|Criminal Case 11 of 2014
|Republic v Elizabeth Anyango Ojwang
|07 Jun 2018
|High Court at Nairobi (Milimani Law Courts)
|Republic v Elizabeth Anyango Ojwang  eKLR
|Miss Wegulu for the State Mr. Amurallah for the accused
|Miss Wegulu for the State Mr. Amurallah for the accused
|Both Parties Represented
|The information contained in the above segment is not part of the judicial opinion delivered by the Court. The metadata has been prepared by Kenya Law as a guide in understanding the subject of the judicial opinion. Kenya Law makes no warranties as to the comprehensiveness or accuracy of the information
REPUBLIC OF KENYA
IN THE HIGH COURT OF KENYA AT NAIROBI
MILIMANI LAW COURTS
CRIMINAL CASE NO. 11 OF 2014
ELIZABETH ANYANGO OJWANG.......ACCUSED
1. The accused ELIZABETH ANYANGO OJWANG was charged with murder contrary to Section 203 as read with Section 204 of the Penal Code the particulars of which were that on the night of 8th/9th January 2014 at Tassia II Estate Area in Embakasi within Nairobi County murdered MICHAEL MOSES OTIENO.
2. She first appeared in court on 22/1/2014 before Koriri J. and on 30/2/2014 took her plea before Mbogholi J. when a plea of not guilty was entered for her. After several adjournments, on 12/4/2016 the trial commenced before me and to prove its case the prosecution called a total of seven (7) witnesses. When put on her defence the accused tendered in sworn statement of defence and called no witness having been unable to secure the attendance of her son (JO) a minor as a witness on her defence.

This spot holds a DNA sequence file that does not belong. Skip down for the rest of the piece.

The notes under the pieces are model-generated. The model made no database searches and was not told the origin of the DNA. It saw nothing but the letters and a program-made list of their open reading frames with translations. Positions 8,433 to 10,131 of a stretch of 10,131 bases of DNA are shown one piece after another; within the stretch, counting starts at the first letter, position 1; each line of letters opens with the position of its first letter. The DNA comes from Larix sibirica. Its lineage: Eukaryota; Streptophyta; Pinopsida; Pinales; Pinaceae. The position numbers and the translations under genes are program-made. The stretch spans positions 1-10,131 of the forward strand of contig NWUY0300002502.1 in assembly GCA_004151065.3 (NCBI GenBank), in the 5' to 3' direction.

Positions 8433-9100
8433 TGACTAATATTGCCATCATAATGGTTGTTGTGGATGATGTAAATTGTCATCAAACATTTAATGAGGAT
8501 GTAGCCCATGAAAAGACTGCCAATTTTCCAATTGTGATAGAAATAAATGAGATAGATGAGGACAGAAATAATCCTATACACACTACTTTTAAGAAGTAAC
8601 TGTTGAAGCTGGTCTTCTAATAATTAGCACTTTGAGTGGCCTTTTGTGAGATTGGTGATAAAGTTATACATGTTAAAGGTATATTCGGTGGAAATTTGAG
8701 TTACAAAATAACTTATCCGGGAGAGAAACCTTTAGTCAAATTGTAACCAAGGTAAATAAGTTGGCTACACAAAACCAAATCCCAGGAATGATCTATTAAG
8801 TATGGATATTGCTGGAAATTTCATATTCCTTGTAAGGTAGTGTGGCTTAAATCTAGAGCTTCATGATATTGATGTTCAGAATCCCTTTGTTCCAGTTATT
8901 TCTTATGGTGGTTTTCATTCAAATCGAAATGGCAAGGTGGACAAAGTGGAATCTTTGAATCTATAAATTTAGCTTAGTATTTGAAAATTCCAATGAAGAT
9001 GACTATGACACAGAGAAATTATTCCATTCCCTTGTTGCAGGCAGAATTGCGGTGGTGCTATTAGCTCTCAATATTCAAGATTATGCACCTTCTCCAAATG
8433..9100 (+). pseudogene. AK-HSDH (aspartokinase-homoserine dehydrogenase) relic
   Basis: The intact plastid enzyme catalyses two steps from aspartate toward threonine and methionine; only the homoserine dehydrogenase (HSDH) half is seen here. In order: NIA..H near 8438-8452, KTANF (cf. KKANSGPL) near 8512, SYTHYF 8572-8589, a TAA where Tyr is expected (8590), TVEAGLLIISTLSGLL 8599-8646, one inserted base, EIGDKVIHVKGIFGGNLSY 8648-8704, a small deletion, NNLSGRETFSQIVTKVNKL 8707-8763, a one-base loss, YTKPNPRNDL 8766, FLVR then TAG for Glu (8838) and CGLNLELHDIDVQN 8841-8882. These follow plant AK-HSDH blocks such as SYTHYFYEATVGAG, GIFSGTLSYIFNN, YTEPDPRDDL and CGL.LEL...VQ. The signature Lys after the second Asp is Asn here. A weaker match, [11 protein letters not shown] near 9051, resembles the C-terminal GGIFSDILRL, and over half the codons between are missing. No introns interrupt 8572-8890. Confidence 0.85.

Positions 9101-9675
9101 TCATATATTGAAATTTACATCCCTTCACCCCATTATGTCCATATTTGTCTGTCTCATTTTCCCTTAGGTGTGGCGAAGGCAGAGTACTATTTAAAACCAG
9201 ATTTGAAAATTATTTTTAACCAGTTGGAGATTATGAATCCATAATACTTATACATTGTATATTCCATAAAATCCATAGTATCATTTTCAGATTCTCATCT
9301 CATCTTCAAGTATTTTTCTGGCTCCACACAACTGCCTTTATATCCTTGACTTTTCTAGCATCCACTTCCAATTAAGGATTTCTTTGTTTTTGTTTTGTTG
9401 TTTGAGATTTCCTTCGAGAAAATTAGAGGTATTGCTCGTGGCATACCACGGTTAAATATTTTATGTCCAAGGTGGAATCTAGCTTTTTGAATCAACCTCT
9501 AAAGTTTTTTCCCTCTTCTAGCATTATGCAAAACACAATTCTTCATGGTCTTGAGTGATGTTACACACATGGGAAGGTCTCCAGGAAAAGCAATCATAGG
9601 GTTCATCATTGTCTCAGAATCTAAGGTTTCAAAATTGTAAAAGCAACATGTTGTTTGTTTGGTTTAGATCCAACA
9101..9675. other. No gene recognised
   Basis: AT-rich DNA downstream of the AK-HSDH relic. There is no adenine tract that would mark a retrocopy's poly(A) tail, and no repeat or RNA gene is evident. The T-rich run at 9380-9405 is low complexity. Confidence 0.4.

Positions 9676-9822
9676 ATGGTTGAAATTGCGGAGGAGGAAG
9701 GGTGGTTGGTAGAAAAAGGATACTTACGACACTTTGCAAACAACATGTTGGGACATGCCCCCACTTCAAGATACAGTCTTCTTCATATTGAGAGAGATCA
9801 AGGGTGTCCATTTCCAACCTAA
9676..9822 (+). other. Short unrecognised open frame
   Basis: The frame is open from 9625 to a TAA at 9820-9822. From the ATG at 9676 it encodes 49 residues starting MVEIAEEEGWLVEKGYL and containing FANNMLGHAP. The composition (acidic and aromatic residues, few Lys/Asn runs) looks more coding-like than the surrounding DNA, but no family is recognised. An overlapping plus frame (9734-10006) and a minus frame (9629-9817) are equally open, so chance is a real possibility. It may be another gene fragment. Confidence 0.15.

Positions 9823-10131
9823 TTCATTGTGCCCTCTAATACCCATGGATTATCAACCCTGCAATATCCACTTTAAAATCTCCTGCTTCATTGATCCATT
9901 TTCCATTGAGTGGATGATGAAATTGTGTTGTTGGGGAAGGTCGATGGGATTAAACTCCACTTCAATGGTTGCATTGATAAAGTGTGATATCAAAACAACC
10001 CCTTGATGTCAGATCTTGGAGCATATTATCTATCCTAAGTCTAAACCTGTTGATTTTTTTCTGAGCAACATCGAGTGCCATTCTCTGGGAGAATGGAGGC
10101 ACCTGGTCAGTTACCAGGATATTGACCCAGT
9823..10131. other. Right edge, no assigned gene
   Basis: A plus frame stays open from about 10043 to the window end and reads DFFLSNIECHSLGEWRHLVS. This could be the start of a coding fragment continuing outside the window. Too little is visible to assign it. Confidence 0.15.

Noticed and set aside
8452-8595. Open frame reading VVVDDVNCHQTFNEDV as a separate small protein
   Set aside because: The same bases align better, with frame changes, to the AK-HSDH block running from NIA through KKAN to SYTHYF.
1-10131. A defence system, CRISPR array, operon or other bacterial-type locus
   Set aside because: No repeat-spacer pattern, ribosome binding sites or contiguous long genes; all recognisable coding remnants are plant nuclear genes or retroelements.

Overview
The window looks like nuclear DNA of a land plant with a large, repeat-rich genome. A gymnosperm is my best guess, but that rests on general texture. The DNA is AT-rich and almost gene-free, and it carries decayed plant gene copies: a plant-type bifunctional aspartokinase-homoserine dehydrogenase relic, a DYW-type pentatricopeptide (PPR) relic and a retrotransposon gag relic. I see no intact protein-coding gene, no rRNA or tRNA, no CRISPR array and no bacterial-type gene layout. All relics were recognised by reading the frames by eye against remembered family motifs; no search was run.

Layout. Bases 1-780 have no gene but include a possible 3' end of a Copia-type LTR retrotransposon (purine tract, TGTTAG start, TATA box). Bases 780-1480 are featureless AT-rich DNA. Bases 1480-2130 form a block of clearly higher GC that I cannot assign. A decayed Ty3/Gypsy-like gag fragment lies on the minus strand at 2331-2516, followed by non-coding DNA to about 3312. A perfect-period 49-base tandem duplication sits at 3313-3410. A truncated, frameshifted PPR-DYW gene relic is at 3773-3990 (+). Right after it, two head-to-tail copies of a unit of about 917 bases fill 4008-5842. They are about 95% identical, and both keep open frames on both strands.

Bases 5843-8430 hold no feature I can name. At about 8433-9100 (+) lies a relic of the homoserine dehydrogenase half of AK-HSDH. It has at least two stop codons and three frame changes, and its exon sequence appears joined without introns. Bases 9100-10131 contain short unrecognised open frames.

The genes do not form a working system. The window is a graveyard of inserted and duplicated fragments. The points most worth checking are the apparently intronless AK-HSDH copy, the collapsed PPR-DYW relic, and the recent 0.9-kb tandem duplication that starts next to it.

3. The prosecution case as per the evidence tendered before court was that the accused was employed by the deceased and his wife as a house help and was living with them together with their three children at their home in Tassia the scene of the murder as at that time. The week before the death of the deceased the wife and their three children had travelled to their rural home in Bondo for the purposes of taking one of their daughters to boarding school thereby leaving the deceased and the accused in Nairobi.
4. According to PW4 JOSEPH ANDIGO OGONDA alias “JAPOLO” the prosecution star witness and the first person at the scene, the marriage between the deceased and his wife was very rocky and that at some stage in their marriage, the wife now deceased, had deserted the matrimonial home and got married to another man only to return back to the deceased when very sick and about to die. The wife was fairly rich and wealthy who owned almost everything they owned including land (plots), houses and cars all which were registered in her name. She constantly told the deceased that he would never inherit her wealth which according to her had been registered in the names of their children. They constantly used to fight and the witness who was the best friend of the deceased, neighbour and a fellow worshipper had to mediate and help them settle their disputes from time to time.